Sunday, December 03, 2006

Fixed Interest Rate Mortgages - Getting The Best Fixed Rate Loan

If you are purchasing your home and plan on staying rooted for a very long period of time, say forever, and you are financially stable and standing on firm solid ground with a flexible budget, then you might want to explore the option of a fixed-rate loan. A fixed rate loan is best for folks who plan on staying in their home at least 15 or 30 years and has many advantages over other loan options.

A fixed-rate loan is just as it sounds, the interest rate that you accept is fixed, meaning it will not fluctuate with the whims and fancies of the open market. Forevermore, your rate is set in stone and your payments are laid out in an easy to understand fashion that leaves no room for surprises. The most common fixed-rate loans are the 15 and the 30-year loan. The 30 year loan is the choice for most, offering lower monthly payments than the 15-year, but the 15-year loan can offer lower rates and interest, as well as quicker home equity. Although the 15-year loan is an option, it comes with higher payments for paying your loan off twice as fast as with a 30-year. In the end, it depends on your budget for payments and how long you think you will stay before desiring a move.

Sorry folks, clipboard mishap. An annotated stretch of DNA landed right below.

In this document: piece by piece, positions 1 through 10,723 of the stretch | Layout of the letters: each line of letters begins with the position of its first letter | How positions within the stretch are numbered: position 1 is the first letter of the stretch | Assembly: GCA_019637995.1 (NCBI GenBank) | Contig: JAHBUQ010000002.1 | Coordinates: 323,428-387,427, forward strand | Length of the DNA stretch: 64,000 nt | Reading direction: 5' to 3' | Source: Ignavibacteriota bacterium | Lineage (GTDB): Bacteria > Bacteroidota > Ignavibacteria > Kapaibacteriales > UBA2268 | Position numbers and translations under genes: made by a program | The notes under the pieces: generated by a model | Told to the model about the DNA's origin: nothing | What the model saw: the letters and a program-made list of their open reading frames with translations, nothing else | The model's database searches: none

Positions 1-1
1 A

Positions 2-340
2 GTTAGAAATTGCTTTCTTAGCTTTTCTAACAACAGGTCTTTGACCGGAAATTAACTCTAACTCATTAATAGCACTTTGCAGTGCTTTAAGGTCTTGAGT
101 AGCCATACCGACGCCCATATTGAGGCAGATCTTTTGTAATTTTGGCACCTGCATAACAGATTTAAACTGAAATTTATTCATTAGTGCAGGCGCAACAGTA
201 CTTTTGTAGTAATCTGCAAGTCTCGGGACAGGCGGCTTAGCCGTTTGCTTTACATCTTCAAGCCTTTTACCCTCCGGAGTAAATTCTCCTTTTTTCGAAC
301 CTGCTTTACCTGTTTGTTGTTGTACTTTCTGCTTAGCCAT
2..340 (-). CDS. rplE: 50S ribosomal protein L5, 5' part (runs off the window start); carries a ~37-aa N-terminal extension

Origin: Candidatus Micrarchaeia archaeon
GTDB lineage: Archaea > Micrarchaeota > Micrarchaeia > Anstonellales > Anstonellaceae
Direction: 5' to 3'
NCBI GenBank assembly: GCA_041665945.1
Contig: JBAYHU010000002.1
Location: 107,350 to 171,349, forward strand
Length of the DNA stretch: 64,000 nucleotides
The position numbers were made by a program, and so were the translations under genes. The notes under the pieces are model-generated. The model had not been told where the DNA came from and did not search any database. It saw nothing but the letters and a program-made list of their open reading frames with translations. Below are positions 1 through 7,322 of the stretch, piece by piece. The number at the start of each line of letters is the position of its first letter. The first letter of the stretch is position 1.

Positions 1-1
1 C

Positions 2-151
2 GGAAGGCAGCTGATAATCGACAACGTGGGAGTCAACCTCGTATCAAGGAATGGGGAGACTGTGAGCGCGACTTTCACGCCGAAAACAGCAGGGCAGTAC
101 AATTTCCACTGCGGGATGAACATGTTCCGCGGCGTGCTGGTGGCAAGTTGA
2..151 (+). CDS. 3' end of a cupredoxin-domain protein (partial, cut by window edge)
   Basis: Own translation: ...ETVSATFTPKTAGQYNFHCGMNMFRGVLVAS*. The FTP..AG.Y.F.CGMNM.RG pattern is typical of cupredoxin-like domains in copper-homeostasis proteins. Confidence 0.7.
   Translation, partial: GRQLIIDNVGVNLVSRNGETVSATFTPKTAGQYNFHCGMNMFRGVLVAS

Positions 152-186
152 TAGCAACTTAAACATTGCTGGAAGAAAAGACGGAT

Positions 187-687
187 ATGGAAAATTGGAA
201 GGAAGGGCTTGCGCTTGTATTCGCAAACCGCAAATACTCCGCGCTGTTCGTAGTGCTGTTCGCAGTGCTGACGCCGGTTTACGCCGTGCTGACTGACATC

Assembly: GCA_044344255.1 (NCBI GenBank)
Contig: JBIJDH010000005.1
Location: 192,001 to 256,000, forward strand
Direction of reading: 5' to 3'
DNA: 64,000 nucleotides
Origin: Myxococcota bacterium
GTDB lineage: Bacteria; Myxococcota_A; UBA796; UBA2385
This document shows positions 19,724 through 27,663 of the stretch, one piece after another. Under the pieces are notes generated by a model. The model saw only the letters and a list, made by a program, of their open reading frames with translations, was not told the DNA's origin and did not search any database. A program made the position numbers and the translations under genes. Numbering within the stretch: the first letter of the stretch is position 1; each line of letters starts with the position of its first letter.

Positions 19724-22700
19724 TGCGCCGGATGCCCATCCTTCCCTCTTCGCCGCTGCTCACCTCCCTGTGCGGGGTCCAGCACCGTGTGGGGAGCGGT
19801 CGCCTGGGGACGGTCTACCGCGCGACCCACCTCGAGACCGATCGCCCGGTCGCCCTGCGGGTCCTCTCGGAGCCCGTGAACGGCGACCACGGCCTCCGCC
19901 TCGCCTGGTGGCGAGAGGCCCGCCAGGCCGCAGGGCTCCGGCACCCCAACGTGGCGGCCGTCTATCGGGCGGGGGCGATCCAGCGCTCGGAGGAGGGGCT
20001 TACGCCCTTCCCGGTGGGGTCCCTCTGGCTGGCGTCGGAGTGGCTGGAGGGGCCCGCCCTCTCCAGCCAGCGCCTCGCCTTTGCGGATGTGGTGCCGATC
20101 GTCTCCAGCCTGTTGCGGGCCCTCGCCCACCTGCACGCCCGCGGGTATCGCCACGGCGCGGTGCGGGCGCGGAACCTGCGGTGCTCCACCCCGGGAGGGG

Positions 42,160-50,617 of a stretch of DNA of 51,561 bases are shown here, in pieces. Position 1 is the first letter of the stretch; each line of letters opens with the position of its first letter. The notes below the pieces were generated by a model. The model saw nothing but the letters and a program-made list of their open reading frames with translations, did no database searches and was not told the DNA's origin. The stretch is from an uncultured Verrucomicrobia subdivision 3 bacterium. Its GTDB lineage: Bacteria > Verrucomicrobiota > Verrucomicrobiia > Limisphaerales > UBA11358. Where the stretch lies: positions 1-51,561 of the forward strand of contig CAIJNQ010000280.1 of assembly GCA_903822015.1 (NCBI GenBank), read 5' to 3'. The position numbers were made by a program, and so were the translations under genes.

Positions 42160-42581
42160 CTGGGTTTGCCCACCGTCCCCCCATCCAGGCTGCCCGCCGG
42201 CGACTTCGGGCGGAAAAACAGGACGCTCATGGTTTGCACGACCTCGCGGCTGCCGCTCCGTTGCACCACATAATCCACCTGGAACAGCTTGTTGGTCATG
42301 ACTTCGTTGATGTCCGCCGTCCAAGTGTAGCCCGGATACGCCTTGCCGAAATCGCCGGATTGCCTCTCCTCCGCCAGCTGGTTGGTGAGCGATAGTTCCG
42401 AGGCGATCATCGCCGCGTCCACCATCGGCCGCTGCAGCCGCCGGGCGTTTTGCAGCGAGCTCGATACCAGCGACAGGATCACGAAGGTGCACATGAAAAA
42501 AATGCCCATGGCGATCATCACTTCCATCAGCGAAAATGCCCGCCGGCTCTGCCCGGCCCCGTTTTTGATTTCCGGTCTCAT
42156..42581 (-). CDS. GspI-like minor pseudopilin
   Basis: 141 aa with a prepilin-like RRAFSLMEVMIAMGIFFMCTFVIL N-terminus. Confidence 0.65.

Advantages of a Fixed Rate Mortgage
The advantages of deciding on a fixed-rate loan over other options are fixed monthly payments over the entire life of the loan and non-changing interest rates, which offers protection from rate increases and the ability to choose to refinance if the rates decrease. All in all, the advantages are quite straightforward and allow room for cheaper rates without the risk of climbing interest rates. If you are buying when rates are low, this is definitely the best option for locking in your rate.

Disadvantages of a Fixed Rate Mortgage
The disadvantages of a fixed-rate loan are minimal, but include the possibility of locking in a high interest rate, accepting non-changing high monthly payments, and the commitment to a certain interest rate, even if the interest rates on the market improve and decline.


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